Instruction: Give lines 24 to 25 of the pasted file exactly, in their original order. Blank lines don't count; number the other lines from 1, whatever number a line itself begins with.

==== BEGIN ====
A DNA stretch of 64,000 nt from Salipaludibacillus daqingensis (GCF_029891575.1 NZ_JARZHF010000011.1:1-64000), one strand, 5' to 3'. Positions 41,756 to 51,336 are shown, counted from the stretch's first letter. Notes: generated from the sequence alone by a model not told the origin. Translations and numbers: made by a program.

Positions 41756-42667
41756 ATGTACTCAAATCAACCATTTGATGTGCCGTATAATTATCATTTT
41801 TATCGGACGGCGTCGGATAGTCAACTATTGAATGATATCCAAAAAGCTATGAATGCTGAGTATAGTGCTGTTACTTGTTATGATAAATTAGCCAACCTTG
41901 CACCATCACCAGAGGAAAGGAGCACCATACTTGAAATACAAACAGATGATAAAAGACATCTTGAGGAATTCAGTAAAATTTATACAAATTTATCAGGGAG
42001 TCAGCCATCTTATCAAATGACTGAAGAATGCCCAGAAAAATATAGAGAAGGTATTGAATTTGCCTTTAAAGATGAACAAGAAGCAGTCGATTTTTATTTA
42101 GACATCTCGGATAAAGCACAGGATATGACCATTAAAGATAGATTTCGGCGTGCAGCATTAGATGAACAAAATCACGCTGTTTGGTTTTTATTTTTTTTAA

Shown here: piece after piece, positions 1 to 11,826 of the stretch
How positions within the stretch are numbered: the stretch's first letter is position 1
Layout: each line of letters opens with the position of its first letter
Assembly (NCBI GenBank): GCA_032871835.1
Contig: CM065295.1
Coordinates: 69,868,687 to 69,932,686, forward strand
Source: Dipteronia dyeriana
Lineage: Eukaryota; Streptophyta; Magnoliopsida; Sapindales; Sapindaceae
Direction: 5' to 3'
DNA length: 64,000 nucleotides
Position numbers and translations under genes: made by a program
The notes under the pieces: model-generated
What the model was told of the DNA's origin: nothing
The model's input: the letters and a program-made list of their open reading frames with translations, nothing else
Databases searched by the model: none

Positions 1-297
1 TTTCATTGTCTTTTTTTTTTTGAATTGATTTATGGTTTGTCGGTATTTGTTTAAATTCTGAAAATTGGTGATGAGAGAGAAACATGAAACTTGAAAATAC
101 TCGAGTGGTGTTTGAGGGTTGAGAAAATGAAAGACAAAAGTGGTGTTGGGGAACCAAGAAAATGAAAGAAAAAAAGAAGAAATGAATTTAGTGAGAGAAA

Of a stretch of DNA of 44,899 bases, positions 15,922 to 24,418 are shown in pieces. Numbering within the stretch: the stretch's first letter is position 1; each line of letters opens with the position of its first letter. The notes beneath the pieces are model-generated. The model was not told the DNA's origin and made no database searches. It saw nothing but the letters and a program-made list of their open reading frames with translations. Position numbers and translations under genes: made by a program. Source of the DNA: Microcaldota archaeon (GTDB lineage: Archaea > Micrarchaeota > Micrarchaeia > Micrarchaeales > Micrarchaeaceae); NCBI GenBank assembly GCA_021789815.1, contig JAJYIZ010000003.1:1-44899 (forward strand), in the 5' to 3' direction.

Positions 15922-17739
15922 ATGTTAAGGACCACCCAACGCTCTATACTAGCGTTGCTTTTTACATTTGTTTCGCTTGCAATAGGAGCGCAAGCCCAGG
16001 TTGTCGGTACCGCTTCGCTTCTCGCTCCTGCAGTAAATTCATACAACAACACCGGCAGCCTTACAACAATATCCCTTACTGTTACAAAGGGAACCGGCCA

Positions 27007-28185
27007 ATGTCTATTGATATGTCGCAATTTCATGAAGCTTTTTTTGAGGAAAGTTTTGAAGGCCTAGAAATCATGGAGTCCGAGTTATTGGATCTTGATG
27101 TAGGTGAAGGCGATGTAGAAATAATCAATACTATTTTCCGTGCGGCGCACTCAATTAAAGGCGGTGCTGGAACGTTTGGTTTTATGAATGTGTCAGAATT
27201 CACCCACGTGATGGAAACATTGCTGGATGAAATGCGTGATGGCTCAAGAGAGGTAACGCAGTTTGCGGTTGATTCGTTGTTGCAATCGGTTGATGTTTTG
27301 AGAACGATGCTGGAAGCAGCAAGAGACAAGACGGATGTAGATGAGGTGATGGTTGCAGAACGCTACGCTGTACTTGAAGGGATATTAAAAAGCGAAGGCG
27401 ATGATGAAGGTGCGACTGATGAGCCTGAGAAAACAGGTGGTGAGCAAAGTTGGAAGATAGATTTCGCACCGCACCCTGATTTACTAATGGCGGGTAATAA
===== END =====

1 TTTCATTGTCTTTTTTTTTTTGAATTGATTTATGGTTTGTCGGTATTTGTTTAAATTCTGAAAATTGGTGATGAGAGAGAAACATGAAACTTGAAAATAC
101 TCGAGTGGTGTTTGAGGGTTGAGAAAATGAAAGACAAAAGTGGTGTTGGGGAACCAAGAAAATGAAAGAAAAAAAGAAGAAATGAATTTAGTGAGAGAAA